In general, GNP guides are confident that they understand evolution, but their KEE scores averaged only 44%. Although this score is higher than that of Galápagos teachers (Cotner et al. 2016), it is less than the average score reported elsewhere (i.e., 53% for first-year students at the University of Minnesota; see Moore et al. 2011). These results indicate that GNP guides’ confidence about their knowledge of evolution is, like that of Galápagos teachers, uncoupled from their actual knowledge about evolution. This is at least partly because the only school-based instruction about evolution received by most guides comes from Galápagos’ biology teachers (indeed, < 20% of the GNP guides in our sample who attended college reported learning about evolution in college). The poor understanding of evolution by biology teachers in Galápagos is passed to students who become GNP guides, and is only partially remedied by the subsequent evolution-related training that some individuals receive from GNP when they are certified as guides.
The uncoupling of GNP guides’ confidence about evolution from their knowledge of evolution may also be partly due to the prominent religiosity in the islands. Although Galápagos lacks creation museums and commercial young-Earth organizations (e.g., Answers in Genesis), Seventh-Day Adventism—that is, a religion that rejects evolution while promoting a “young Earth”—is prominent in Galápagos. Indeed, until recently, tourists walking along Charles Darwin Avenue in Puerto Ayora were greeted by a large billboard proclaiming Genesis 1:1 (“In the beginning…”), sponsored by the island’s Seventh-Day Adventist church and school (Cotner 2011). The failure to teach and learn about evolution is often linked to religiosity (e.g., see Rissler et al. 2014), but in Galápagos, this lack of knowledge about evolution is not linked to an outright rejection of evolution.
Although GNP guides’ knowledge of evolution exceeds that of teachers by 22%, the guides’ acceptance of evolution exceeds that of teachers by 56%. That is, GNP guides are far more accepting of evolution than are the islands’ biology teachers. GNP guides may also be more accepting of evolution than, for example, biology teachers in countries such as Spain and Portugal (Clément 2015), and they are certainly more accepting of evolution than are the Ecuadorans, on average, on the mainland: a recent PEW study reported that only 50% of Ecuadorans agree that humans and other living things evolved over time, as opposed to having been created in their present form (Bell and Sahgal 2014), whereas 94% of guides agree that “Modern humans are a product of evolutionary processes that have occurred over millions of years.” Nevertheless, many guides still express misgivings about accepting evolution, despite its direct linkage to the tourism on which their livelihoods depend.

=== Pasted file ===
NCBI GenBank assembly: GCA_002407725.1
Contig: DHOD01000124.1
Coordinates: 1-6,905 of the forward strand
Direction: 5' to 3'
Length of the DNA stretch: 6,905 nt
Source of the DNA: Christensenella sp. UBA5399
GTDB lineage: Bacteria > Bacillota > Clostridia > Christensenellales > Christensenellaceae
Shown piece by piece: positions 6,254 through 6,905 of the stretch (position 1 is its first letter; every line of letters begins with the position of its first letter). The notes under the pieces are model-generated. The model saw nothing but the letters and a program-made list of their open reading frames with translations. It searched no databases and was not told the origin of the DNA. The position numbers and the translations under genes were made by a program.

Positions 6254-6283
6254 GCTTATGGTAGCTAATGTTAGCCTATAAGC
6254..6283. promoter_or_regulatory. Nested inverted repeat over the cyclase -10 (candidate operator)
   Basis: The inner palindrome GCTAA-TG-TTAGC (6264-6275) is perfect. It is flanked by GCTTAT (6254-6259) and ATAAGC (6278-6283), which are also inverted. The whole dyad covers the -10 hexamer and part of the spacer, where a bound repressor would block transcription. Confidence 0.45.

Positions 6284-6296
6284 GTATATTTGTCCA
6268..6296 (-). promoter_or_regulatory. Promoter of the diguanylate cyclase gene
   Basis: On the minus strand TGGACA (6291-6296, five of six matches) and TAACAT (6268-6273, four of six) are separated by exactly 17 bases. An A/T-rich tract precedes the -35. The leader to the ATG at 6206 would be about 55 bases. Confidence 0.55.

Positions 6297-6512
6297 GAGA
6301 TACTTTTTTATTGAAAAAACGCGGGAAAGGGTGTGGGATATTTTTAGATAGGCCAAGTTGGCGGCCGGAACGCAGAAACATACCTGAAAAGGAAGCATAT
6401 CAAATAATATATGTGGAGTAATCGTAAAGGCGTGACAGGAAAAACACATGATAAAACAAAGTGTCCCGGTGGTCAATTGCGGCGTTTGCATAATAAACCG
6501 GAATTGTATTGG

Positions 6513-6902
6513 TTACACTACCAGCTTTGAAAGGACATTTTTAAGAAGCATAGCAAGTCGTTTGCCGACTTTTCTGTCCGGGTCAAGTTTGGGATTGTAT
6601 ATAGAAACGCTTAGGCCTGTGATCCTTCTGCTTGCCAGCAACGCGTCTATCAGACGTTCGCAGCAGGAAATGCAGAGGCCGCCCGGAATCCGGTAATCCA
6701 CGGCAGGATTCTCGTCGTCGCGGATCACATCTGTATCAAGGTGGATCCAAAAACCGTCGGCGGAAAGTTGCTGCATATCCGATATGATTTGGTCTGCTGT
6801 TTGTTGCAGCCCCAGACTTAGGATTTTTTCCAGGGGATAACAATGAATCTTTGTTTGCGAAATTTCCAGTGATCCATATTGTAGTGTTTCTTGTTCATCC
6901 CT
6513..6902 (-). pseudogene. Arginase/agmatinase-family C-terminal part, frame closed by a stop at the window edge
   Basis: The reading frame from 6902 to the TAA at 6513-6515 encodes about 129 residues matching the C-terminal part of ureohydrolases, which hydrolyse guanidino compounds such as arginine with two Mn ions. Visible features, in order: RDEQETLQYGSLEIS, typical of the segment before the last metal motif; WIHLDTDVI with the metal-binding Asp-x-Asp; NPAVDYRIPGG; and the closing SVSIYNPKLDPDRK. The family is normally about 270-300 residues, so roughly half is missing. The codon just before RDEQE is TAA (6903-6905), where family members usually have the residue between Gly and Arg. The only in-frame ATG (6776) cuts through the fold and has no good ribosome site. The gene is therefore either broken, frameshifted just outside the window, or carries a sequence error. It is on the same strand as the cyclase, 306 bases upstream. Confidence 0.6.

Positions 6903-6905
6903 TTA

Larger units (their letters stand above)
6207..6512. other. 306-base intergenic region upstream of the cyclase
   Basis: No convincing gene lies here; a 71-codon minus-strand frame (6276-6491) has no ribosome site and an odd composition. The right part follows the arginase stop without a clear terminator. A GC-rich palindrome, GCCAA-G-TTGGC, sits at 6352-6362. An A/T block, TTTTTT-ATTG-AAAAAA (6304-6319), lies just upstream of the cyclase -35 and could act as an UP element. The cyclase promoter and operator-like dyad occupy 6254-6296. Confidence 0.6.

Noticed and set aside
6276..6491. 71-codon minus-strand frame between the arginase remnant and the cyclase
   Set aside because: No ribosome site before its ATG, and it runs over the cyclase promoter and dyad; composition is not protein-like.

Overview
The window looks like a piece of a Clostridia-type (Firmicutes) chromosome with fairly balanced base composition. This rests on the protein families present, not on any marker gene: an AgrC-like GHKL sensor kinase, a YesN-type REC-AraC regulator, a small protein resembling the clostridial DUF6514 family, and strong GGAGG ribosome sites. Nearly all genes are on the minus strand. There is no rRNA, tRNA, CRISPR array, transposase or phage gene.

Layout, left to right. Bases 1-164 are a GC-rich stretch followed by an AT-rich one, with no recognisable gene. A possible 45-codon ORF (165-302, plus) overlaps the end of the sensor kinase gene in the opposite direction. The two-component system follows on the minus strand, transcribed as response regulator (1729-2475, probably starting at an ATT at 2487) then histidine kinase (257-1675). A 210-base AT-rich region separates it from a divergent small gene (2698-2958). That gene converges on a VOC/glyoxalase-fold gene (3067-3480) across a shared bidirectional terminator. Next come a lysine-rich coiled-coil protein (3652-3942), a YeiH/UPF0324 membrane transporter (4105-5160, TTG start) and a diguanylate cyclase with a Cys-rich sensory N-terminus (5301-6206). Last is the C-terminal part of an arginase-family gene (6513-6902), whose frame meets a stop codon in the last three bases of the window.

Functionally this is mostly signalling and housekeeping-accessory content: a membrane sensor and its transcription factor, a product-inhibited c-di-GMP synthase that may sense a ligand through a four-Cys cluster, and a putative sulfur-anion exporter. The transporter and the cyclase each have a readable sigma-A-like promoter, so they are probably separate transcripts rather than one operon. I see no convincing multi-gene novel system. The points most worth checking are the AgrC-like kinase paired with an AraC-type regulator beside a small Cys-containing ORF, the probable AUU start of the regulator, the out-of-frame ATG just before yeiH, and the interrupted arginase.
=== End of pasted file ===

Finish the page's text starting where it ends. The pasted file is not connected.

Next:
GNP guides know much more than teachers about the local connections between Galápagos, Darwin, and evolution (e.g., guides are more likely than teachers to know when Darwin was in Galápagos and how many islands Darwin visited; see Table 3). This local knowledge is presumably important for the guides’ abilities to educate and entertain tourists, and it is likely more useful than are the guides’ knowledge and acceptance of evolution. Furthermore, these connections between Darwin and the history of evolutionary thought are evident throughout the islands and may be absorbed daily and informally, for example simply by walking past one of several statues of Darwin or dining in The Mockingbird Café. However, the science of evolution is more likely a topic that is restricted to formal educational settings and discussed in short, infrequent installments.